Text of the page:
In my first post, I promised to keep my blog focused mainly on computer science topics. With that said, it's quite sad that my second post is going to break my promise. But I didn't morally bind myself to that promise, and I'm sure my readers won't mind anyway.
I enjoy using LINQ to Objects on collections to filter, sort, find and project collection data. The terse syntax that lambda expressions bring to the table makes my code feel more functional, and I like that feeling. Just recently, I was writing a method to pull some rows out of a DataTable based on a filter condition. I wanted to use the Where extension method on my DataTable to pull out the data I needed based on my filtering predicate. This is what Where looks like:
Where evaluates a predicate and yields each item from the source into an IEnumerable collection if the predicate returns true for the item. A use of this extension method might look like the following:
At the time when filteredList is enumerated, it will contain the elements from unfilteredList which equal "searchString" (note that I'm not using the LINQ query operators, although the example above would be easy to implement using them). The goal of Where here is to enumerate through every single item in list and yield some of the elements into a new list. Which is fine and dandy until your data is sorted. Where doesn't know anything about the data it's filtering, and it shouldn't. It's good to have that disconnect, it provides flexibility. But it would be nice if there was an implementation of Where that could take a hint about the data and know when to stop filtering. Let's call this new implementation WhereFew.
The goal of WhereFew is to enumerate through a sorted collection until it finds data matching a predicate and then stop enumerating when it can no longer find data matching the predicate. Since the signatures for Where and WhereFew match, the only detail you'll have to keep in mind is that the data to filter must be sorted and the filtering predicate must filter on the sorted field. Here is what this method looks like:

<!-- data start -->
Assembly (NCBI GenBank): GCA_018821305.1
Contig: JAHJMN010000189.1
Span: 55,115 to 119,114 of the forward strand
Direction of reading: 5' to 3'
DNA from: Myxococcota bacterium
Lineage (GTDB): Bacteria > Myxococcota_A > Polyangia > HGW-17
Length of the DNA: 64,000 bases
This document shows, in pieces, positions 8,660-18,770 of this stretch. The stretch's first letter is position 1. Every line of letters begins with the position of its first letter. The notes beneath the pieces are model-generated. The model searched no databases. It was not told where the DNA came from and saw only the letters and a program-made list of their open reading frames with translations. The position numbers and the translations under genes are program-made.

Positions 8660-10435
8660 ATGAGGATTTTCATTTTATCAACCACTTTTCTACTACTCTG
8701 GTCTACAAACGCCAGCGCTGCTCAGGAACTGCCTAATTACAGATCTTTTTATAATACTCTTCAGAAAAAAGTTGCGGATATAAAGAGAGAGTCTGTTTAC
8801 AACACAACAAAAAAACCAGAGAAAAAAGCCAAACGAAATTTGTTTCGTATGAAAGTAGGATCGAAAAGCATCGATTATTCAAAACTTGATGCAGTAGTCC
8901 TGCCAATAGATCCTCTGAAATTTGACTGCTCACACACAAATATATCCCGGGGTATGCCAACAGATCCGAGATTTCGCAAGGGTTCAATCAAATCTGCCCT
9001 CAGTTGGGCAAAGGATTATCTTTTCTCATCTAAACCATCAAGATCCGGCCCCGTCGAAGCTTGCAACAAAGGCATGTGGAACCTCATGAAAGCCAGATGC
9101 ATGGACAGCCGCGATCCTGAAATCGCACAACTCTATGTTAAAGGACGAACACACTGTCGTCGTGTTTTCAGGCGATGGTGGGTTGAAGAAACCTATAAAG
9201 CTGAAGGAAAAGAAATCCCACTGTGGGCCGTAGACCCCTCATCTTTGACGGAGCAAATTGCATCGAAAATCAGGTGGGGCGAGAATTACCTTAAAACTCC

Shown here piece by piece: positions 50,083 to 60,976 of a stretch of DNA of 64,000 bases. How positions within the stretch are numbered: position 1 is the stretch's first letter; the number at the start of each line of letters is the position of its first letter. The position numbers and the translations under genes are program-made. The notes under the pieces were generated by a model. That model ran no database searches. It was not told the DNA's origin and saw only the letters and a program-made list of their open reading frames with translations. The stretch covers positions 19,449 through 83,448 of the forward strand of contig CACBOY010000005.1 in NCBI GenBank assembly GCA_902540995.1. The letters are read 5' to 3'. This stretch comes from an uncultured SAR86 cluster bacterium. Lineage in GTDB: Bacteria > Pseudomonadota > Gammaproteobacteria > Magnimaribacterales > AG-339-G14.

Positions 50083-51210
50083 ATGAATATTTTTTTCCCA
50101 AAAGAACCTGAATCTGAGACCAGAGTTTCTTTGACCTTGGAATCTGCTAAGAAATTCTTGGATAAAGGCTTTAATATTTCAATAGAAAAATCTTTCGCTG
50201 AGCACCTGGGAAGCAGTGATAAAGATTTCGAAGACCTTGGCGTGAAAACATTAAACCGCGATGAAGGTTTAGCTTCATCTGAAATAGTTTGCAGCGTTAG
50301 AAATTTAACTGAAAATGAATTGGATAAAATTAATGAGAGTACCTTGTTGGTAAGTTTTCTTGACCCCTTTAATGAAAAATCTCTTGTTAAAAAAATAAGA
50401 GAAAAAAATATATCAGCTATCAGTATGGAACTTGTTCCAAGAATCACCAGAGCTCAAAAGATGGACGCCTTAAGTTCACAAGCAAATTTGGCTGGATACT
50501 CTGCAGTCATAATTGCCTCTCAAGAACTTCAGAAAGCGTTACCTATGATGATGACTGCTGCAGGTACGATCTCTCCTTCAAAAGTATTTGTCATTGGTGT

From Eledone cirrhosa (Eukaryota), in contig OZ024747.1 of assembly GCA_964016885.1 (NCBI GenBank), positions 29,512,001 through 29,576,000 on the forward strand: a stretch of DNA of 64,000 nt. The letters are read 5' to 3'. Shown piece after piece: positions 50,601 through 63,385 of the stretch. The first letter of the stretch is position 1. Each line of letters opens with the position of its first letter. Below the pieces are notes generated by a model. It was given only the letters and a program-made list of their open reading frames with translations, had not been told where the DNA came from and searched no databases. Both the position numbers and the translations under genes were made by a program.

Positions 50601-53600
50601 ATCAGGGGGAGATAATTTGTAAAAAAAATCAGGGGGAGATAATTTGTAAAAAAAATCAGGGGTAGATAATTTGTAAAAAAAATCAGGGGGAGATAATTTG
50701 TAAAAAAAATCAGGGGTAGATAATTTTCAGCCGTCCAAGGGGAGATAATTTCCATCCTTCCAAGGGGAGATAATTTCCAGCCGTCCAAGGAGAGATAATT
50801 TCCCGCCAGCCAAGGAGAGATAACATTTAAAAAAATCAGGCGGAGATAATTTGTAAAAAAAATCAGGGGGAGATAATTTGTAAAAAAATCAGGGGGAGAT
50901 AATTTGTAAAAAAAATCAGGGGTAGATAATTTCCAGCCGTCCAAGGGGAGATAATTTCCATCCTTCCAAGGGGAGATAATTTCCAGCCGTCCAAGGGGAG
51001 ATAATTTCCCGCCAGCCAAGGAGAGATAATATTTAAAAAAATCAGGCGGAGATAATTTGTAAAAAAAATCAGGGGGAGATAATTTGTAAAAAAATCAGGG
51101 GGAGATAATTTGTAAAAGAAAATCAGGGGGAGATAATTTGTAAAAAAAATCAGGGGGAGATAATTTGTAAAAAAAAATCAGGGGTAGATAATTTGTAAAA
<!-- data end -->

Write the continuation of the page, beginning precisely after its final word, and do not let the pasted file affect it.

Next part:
If we followed the rules of this method correctly (data has to be sorted and the predicate filters based on the sorted field), then WhereFew will enumerate the list until the predicate is satisfied and keep going until the predicate cannot be satisfied. This has potential to save a lot of enumerating. Imagine if the list you are trying to filter has 100,000 elements, and your filter clause cares only about the first 20. If you were using Where, you would yield the first 20 elements and then enumerate the remaining 99, 980 elements without reason.
We can make this a little bit better yet. Wouldn't it be nice if WhereFew could identify the point in which it could never satisfy the predicate and stop enumerating at that time? Well, let's give it a shot:
A slight modification has been made to WhereFew. It now accepts a predicate that tells WhereFew when to terminate enumerating. You'll have to supply this predicate yourself when calling WhereFew, but it's quite simple since you know how your data is sorted and you know what you're filtering for. Here is how we could use WhereFew with a terminate predicate:
The extra lambda (our terminate predicate) needs to know how our data is sorted to know when to terminate. In this example, when it encounters anything after "foo" (which is what we're filtering by), it will force WhereFew to stop enumerating.
Well, there you have it. Hopefully next time you have some sorted data you need to filter in .Net, you will find this helpful. Enjoy!